If you’re planning a very long trip, a single ticket on one airline is usually your best bet. But if you want to break the trip for a brief stopover somewhere in the middle, you have to explore the option of buying two separate tickets. A reader recently posed the question this way:
“I am thinking about traveling from Houston to Namibia in September 2009. I prefer to fly via London and possibly break the trip for a day or two there in both directions. Is it better to book my flight from Houston to London on a U.S. website and my flight from London to Windhoek on a separate ticket through a European website or buy a single ticket from the U. S.?”
The short answer is that there is no short answer. The only way to find your best option is to check out the alternatives.
- In general, as I noted, a single ticket on one airline is usually less expensive. In some cases, the best price is directly from an airline; in others, from a discounter.
- But stopover rules on long-haul tickets are inconsistent: Some allow one or two, some allow them with an extra charge, and some don’t allow them at all.
- On some very long trips, a discounted round-the-world ticket is cheaper than a simple round-trip.
Right now, for our reader’s particular trip, two separate tickets look like the best deal. But September is a long way off, and prices could change dramatically over the next 10 months. Here’s what I found, for a sample trip with midweek flights next September.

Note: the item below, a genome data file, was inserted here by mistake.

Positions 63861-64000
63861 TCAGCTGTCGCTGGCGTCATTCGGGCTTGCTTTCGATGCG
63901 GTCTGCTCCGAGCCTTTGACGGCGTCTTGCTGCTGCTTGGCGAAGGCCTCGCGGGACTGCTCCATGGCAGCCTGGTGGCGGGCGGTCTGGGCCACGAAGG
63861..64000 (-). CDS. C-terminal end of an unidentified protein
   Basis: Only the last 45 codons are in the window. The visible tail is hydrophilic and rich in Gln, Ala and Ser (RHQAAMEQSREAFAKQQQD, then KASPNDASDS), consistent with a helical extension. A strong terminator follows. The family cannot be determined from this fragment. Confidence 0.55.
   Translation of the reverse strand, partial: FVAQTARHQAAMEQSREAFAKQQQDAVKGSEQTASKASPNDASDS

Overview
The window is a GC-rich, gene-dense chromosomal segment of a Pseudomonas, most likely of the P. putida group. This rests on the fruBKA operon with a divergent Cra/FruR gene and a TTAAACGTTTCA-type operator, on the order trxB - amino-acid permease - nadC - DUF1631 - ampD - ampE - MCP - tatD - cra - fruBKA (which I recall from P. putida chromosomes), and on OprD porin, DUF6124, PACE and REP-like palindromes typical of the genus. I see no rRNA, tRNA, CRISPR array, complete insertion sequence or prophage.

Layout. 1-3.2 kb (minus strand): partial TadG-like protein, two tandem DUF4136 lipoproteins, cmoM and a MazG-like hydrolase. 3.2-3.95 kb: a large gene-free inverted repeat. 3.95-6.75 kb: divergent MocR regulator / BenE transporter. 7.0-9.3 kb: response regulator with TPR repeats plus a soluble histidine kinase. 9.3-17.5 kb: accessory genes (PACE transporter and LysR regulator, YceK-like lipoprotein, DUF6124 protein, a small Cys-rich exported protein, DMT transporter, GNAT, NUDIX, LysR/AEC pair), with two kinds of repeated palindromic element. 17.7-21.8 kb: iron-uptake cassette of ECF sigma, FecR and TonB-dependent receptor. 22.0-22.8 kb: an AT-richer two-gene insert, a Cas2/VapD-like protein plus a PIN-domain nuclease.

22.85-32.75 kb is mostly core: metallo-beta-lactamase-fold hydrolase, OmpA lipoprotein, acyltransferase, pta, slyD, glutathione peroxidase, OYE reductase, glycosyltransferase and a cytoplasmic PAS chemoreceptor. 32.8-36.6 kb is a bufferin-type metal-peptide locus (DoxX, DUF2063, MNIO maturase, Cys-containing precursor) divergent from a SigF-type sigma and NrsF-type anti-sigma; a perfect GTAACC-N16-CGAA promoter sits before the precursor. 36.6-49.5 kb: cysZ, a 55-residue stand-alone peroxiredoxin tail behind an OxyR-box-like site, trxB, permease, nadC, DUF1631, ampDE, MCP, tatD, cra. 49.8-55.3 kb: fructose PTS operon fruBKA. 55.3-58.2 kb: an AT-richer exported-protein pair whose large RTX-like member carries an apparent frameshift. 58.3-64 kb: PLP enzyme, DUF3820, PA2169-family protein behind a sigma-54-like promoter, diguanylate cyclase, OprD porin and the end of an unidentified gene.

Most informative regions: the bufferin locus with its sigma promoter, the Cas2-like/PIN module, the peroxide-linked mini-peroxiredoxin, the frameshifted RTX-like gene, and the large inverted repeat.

Booking Through a Domestic Website
[[British Airways]]’ U.S. site priced a [[Through fare (ticket) | through ticket]] at $2,623, including taxes and fees. The BA through fare, via London and Johannesburg, allowed one London stopover at no additional cost and a second for an additional $50, for a total of $2,673.
Expedia showed the same result for a through ticket on British Airways; with a through fare connecting through Amsterdam rather than London for much less, $2,244. With London stopovers both ways, Expedia reported a fare of $2,756, again about the same as BA.
Discount agency Economytravel.com showed a fare (including two London stops) of $2,464, but it did not include all taxes and fees, and it required more connections than the BA itinerary.
Discount round-the-world (RTW) expert site AirTreks quoted “approximate” prices starting at $2,598, but a final price required direct negotiations with an individual traveler.
List-price official RTW tickets for a trip including London and Windhoek start at well over $3,500, so that option isn’t attractive at all.
Obviously, in this instance, RTW does not make sense. But it sometimes does, so always check.
Separate Bookings Through Two Websites
British Airways’ quote for a Houston-London round-trip next September was $1,100, including all extras. BA’s U.K. website quoted a round-trip price of $1,407 from London to Windhoek, resulting in a slightly lower total price than its own through ticket. At this point, I couldn’t find any lower discount deals, but November 2008 is far too early to find really good discounts for September 2009.
British discount travel site Affordable Flights quoted a round-trip from London to Windhoek at £742 (about $1,111; see XE.com for current exchange rates), including tax, with a fare posted as valid through next September. However, this itinerary required two stops (Zurich and Johannesburg) between London and Windhoek rather than just Johannesburg.